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Eating fried foods could increase death risk, study warns

A new study featuring in The BMJ cautions that women over 50 who regularly eat fried foods may be increasing their own death risk.
plate of fried fish
Are you a fan of fried foods? If you eat them too frequently, you may increase your death risk, researchers warn.

Many studies have shown that eating fried foods on a frequent basis can lead to unwanted health consequences.

Research has provided evidence that eating fried foods can affect cardiovascular health and heighten the risk of type 2 diabetes.

In a new study on women over the age of 50 years from the United States, investigators from the University of Iowa in Iowa City, IA have found that overindulging in fried foods can increase a person's risk of death from multiple causes.

The researchers also looked at which fried foods are likely to be the most dangerous for health. A study paper reporting the findings now appears in The BMJ.

The research team worked with data from 106,966 women between the ages of 50 and 79 years who joined the Women's Health Initiative (WHI) study between 1993 and 1998. The researchers had access to follow-up information through to February 2017.

Over the course of the study, 31,588 participants died. Of these deaths, 9,320 were due to heart problems, 8,358 were cancer-related, and 13,880 had associations with other causes.

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8 percent higher all-cause death risk

As part of the WHI study, the participants filled in questionnaires detailing their dietary habits. They reported on their specific intake of a variety of fried foods and their total consumption of these foods, which the researchers split into three categories:

fried chicken fried fish, fish sandwich, and fried shellfish, such as shrimp or oysters other fried foods, such as french fries, tortilla chips, or tacos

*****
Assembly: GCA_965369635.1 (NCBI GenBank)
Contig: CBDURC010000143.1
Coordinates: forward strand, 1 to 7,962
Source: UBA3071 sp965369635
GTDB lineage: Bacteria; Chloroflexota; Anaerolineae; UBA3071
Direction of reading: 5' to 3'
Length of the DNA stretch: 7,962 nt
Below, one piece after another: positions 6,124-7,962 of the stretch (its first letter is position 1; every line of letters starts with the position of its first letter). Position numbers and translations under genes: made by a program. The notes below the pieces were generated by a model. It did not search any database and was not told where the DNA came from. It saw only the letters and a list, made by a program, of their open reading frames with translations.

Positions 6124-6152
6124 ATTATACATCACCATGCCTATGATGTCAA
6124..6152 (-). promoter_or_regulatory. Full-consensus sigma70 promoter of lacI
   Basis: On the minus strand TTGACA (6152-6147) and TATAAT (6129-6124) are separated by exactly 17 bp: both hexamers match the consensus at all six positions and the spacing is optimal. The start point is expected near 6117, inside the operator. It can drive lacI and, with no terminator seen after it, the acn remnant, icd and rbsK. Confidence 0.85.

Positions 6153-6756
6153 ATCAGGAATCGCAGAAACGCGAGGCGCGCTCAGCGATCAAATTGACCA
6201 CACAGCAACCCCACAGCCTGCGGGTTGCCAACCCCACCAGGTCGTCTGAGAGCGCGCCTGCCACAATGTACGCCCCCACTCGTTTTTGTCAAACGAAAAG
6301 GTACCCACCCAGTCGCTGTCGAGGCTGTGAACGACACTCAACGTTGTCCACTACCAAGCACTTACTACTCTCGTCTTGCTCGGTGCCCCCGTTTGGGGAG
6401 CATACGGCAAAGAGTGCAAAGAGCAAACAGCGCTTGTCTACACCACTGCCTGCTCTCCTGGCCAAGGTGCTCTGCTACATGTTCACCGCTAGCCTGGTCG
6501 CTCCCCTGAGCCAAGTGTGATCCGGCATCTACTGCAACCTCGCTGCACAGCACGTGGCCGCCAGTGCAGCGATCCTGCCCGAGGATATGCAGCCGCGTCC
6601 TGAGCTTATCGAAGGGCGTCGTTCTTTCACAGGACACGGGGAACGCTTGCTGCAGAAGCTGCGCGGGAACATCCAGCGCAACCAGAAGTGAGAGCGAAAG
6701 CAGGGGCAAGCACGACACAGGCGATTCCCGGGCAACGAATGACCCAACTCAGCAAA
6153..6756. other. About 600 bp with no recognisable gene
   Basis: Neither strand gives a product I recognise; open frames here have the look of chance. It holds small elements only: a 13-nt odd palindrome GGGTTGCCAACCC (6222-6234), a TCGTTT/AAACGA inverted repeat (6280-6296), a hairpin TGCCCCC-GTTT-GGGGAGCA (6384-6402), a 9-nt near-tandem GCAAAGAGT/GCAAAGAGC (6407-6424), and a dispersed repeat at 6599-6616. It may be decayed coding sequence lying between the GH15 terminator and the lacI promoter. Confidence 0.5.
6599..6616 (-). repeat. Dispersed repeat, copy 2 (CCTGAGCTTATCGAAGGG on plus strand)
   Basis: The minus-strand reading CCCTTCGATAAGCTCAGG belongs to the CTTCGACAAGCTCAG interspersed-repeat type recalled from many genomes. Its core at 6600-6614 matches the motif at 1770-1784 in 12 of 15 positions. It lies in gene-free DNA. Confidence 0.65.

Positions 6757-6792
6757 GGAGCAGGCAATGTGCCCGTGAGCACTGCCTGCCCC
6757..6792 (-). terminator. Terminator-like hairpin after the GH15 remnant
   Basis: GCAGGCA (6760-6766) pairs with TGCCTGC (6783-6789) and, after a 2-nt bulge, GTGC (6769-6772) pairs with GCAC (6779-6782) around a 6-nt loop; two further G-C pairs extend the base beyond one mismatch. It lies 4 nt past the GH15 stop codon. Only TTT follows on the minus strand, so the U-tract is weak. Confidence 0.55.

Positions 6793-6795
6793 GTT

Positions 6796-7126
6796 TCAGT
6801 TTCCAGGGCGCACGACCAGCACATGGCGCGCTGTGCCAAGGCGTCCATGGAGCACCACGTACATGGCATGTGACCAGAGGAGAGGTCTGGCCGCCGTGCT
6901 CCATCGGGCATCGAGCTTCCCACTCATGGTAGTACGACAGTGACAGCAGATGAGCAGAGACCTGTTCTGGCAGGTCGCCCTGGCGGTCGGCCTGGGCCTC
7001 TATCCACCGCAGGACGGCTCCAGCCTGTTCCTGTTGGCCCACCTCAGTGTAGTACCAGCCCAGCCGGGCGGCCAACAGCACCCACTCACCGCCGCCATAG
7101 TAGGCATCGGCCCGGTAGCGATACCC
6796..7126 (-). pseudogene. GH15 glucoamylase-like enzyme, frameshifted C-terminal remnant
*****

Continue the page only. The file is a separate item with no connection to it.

The research team's analysis confirmed that there was a correlation between eating fried foods on a regular basis and an increased risk of death from any cause. The association was also strong for death relating to heart problems.

After accounting for modifying factors, including lifestyle, diet quality, income, and education level, the investigators found that participants who reported eating at least one serving of fried food per day had an 8 percent higher risk of death than those who did not eat fried foods.

The researchers then looked at the effect of specific fried foods. They found that eating at least one serving of fried chicken per day led to a 13 percent heightened risk of death from all causes and a 12 percent higher risk of death relating to heart problems compared with eating no fried foods at all.

Eating at least one serving of fried fish or shellfish a day led to a 7 percent increase in the risk of death from any cause and a 13 percent higher risk of death from heart-related problems.

However, the research team did not identify a link between eating fried foods and the risk of cancer-related death.

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A modifiable risk factor

The investigators also note that the women who were most likely to consume fried foods on a regular basis were in the younger age range (50–65 years old). They also tended not to be white and to have lower education levels, a lower income, and an overall poorer quality diet. Many of them were also smokers.

Following their present findings, the study authors conclude that:

"Reducing the consumption of fried foods, especially fried chicken and fried fish/shellfish, may have clinically meaningful impact across the public health spectrum."

However, they warn that their results may not apply across different populations because their research was an observational study focusing specifically on women from the U.S.

Moreover, the researchers acknowledge that, even though they accounted for many potential modifying factors in their study, it remains possible that there may be "unidentified confounders" that they did not include in their analysis.

Still, they note that in this study, they "have identified a risk factor for cardiovascular mortality that is readily modifiable by lifestyle."

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